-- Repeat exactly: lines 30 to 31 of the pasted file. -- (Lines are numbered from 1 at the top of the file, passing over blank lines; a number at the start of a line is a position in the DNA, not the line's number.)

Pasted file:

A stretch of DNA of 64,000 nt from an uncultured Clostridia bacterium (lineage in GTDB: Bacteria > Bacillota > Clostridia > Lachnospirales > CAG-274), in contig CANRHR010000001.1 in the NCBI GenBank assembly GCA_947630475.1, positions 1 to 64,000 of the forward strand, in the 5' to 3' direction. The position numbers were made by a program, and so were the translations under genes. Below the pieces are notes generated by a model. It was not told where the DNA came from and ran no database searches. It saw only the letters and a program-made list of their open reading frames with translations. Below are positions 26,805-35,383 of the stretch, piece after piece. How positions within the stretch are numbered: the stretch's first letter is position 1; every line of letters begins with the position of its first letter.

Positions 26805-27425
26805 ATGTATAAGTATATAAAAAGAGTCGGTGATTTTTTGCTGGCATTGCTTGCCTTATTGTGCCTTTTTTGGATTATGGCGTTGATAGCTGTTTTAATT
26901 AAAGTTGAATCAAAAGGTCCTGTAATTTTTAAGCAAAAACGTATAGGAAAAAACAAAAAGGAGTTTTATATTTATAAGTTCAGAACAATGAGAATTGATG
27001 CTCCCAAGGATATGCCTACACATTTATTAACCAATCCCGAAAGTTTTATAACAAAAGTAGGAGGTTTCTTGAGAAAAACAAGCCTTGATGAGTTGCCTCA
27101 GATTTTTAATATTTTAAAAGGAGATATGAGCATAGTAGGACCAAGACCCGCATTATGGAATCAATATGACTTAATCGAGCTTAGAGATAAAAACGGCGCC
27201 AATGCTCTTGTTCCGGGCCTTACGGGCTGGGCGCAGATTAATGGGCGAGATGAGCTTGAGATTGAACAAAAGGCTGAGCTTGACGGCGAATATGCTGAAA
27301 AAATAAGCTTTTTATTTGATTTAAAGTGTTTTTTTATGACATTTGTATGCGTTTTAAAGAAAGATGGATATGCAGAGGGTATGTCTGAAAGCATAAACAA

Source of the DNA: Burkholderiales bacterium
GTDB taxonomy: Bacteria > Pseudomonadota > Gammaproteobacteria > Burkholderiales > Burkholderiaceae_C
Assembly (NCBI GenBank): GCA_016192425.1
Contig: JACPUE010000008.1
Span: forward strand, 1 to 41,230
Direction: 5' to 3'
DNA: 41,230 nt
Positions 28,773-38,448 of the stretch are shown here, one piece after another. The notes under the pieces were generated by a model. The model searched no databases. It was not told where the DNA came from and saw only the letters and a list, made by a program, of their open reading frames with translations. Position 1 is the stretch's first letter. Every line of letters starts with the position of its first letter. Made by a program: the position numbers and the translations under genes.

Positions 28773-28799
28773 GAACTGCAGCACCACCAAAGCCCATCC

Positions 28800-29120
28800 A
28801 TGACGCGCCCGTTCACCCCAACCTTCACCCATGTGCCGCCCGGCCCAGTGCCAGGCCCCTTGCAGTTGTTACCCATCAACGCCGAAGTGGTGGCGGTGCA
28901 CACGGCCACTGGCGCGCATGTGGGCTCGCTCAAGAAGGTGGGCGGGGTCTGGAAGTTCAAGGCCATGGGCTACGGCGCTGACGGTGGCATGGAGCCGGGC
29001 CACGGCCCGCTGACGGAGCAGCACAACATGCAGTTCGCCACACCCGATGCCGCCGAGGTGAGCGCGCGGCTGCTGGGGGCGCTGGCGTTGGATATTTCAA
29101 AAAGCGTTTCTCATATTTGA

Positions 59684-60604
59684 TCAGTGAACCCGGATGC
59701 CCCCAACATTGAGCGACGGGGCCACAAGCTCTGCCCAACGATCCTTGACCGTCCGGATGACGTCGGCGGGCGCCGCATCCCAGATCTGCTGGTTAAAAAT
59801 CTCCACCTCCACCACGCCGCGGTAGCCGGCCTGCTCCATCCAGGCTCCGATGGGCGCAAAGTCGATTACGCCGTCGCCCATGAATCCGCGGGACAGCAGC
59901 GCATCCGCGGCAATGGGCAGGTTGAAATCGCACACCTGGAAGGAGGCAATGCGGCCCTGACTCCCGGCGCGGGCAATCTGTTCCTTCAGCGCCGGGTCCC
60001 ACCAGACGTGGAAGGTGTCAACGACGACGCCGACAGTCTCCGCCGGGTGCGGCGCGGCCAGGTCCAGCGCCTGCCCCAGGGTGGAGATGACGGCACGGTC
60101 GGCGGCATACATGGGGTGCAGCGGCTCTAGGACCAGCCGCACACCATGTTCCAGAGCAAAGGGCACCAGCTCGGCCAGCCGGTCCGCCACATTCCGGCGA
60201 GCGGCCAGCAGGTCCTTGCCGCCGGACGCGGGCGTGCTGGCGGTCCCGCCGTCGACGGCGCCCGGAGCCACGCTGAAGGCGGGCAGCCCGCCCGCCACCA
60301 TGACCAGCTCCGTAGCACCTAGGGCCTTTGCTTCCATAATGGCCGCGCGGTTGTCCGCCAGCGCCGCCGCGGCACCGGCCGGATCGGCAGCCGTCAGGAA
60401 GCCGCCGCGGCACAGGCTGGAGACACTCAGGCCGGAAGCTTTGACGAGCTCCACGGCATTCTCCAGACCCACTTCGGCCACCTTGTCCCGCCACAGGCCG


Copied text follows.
60001 ACCAGACGTGGAAGGTGTCAACGACGACGCCGACAGTCTCCGCCGGGTGCGGCGCGGCCAGGTCCAGCGCCTGCCCCAGGGTGGAGATGACGGCACGGTC
60101 GGCGGCATACATGGGGTGCAGCGGCTCTAGGACCAGCCGCACACCATGTTCCAGAGCAAAGGGCACCAGCTCGGCCAGCCGGTCCGCCACATTCCGGCGA